The one area I think a new edcamp needs to be the most thoughtful with is the brand. This was also my favorite to create. While I got feedback from the team, I created all of it. I blame/give credit to the random insomnia I have. Remember if something is on the web it must be true (kinda kidding!). So a good place to start with branding is online presence, we started with a website, a Twitter account, and an email address. I used Weebly to easily create the website for our educational event. As a team we debated buying the domain name, but for the first year we were satisfied with No one seemed to be confused or overly taxed by having to type the .weebly part. There were many pages that initially looked empty. We had a skeleton of a schedule, but we did embed the Google Spreadsheet that was filled in on the day of. People also requested a link to the Schedule on the day of because the embed wasn’t displaying fully. I also hid each column as the time finished so the first column was the current session. You want a space to Thank Sponsors and tell them how to contact you if they are interested in becoming a sponsor. Our space holder for this page: “We will be extremely grateful to sponsors… once we have some. If you are interested in being a sponsor email us.” It was overwhelming how many companies and groups contacted us about being a sponsor.

Twitter_logo_blueFor Twitter I was not overly creative; the account is @EdcampHershey. The same lack of creativity was used for the gmail account, which was necessary to create a Twitter Account and later an Eventbrite account. It also made communicating with attendees and sponsors so much easier by having a central hub. A few of us checked the email on a regular basis and responded. We made sure to always include our names so they knew which of the planners they talked to. Only one person expressed confusion that she emailed twice and got two different responses. Next year it would make sense to use a tagging system, so when one person responds, they tag the email with their name. A chain of emails would show up almost dedicated to the original responder.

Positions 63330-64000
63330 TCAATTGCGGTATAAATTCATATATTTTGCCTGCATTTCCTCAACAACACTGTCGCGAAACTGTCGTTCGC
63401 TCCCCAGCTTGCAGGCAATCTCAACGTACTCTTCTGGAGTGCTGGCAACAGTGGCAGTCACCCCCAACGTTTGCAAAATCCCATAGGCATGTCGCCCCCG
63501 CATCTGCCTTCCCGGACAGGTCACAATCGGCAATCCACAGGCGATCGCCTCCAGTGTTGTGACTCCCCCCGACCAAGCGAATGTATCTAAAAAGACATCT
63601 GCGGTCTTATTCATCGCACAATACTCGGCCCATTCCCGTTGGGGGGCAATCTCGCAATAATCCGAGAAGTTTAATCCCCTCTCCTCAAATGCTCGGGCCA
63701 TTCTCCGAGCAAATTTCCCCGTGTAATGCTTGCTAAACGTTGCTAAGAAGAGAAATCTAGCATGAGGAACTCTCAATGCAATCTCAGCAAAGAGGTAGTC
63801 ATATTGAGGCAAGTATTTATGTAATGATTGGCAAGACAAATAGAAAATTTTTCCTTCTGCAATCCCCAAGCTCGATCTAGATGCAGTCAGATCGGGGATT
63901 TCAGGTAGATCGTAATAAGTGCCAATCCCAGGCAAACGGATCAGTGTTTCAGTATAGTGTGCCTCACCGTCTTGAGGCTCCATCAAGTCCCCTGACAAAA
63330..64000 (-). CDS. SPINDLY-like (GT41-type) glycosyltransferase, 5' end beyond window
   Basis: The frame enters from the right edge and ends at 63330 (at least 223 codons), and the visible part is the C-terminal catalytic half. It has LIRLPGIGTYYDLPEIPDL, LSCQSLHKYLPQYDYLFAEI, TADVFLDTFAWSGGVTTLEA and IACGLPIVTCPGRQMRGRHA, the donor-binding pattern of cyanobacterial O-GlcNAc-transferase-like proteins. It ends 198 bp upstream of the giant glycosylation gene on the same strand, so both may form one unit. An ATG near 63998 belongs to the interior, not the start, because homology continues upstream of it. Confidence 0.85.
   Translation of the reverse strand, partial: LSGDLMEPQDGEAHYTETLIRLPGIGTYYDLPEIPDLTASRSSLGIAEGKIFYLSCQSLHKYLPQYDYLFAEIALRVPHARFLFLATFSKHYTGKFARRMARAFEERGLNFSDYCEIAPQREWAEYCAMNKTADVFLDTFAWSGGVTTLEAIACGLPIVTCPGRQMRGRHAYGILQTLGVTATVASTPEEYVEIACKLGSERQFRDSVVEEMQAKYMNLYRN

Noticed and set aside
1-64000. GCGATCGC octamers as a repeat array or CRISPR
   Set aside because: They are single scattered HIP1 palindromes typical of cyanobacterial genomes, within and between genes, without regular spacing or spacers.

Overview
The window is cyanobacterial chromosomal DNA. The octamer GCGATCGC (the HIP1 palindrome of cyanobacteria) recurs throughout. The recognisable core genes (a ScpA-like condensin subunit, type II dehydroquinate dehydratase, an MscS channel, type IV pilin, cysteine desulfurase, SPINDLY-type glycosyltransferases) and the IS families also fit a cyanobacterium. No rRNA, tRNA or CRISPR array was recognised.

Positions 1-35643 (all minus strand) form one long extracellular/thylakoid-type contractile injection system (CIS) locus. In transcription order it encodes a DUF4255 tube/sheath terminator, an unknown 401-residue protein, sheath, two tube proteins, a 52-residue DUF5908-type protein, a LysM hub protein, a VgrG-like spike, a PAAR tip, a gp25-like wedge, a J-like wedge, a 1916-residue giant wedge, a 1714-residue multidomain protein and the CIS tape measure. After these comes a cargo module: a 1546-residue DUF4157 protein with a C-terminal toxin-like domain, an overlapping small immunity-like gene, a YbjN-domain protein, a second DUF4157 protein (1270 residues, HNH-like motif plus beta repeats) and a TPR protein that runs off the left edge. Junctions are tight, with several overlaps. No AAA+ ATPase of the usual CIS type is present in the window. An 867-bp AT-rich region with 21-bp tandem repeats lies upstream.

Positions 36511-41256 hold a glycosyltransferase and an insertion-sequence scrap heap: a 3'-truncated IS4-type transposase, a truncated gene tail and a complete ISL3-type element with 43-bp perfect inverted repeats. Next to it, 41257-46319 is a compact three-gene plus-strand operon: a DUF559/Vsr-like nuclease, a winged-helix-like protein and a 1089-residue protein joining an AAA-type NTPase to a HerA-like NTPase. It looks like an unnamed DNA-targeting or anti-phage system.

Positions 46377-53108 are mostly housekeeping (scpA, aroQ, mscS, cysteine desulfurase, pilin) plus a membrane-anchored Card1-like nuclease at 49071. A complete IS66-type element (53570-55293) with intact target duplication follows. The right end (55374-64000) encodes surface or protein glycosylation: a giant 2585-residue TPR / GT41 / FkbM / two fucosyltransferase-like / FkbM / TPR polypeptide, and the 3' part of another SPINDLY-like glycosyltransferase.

Edcamp Hershey Logo OptionsThe logo is where things got creative. I had a middle of the night version of the logo, but I did not love it. It was cute and Hersheyish, but I knew it would not print well. It also was too far from the Edcamp norm. Yes, there are style guidelines on the edcamp wiki for people to use when creating their event logo. For logo attempt #2, our team voted on the font color for the word HERSHEY. The majority went with brown, so our logo was born. It was easy to update the website with the group approved logo. Considerations for your logo: create it in a program that will allow you to save it as a vector file (.ai, .eps, or .pdf). It needs to be high resolution so it will print well. If you are going to have anything printed, you pay per color, so a bright and colorful logo might look good, but it won’t feel as good when you see the cost to print it on shirts. The logo is also necessary when you create an invoice. If colleges/universities or some companies donate money, they need an invoice. It was easy to find a template to customize; Google Docs provides lots of options.

Social MediaThe hashtag was an area I was a bit of a rebel in. I know traditionally the hashtag formula for edcamps is #edcampHershey, but that would be 13 characters. I much shorter and catchier hashtag was #sweetpd. All of us were active on Twitter leading up to Edcamp with lots of #sweetpd references.  It caught on quickly beforehand. On the day of, announcing the official hashtag was part of our opening, so no one was unaware of it. I loved using Canva to create Twitter perfect images to Tweet out throughout the day, like the one for the Hashtag.

How you communicate with attendees is also part of your image/brand. We used Eventbrite because you can set up free events and easily email people who register. We sent occasional emails so people did not forget about us. In the couple weeks leading up to edcamp, we had many more details since we knew the majority of our attendees were edcamp newbies and we wanted to allay their concerns. The actual Eventbrite page is something we want to improve for next year. It did not have enough information or communication. We could have sold shirts through Eventbrite instead of dealing with cash on the day of. There could have been a link to the attendee survey. There are a lot of ‘could haves.’ I like the way Edcamp Baltimore has their event set up. Another communication option would be Remind, since people are almost programmed to check their phone when they hear the ding of a text message.

If you have any questions, I love helping. Seriously, reach out on Twitter (@SrtaLisa) or through a blog comment. Happy edcamping!

Posted in Inspiration, LessonsLearned | Tagged , , | Leave a comment

ISTE Ideas 07/03/2015

Posted from Diigo. The rest of ISTE ideas group favorite links are here.

Posted in Forward Thinking | Leave a comment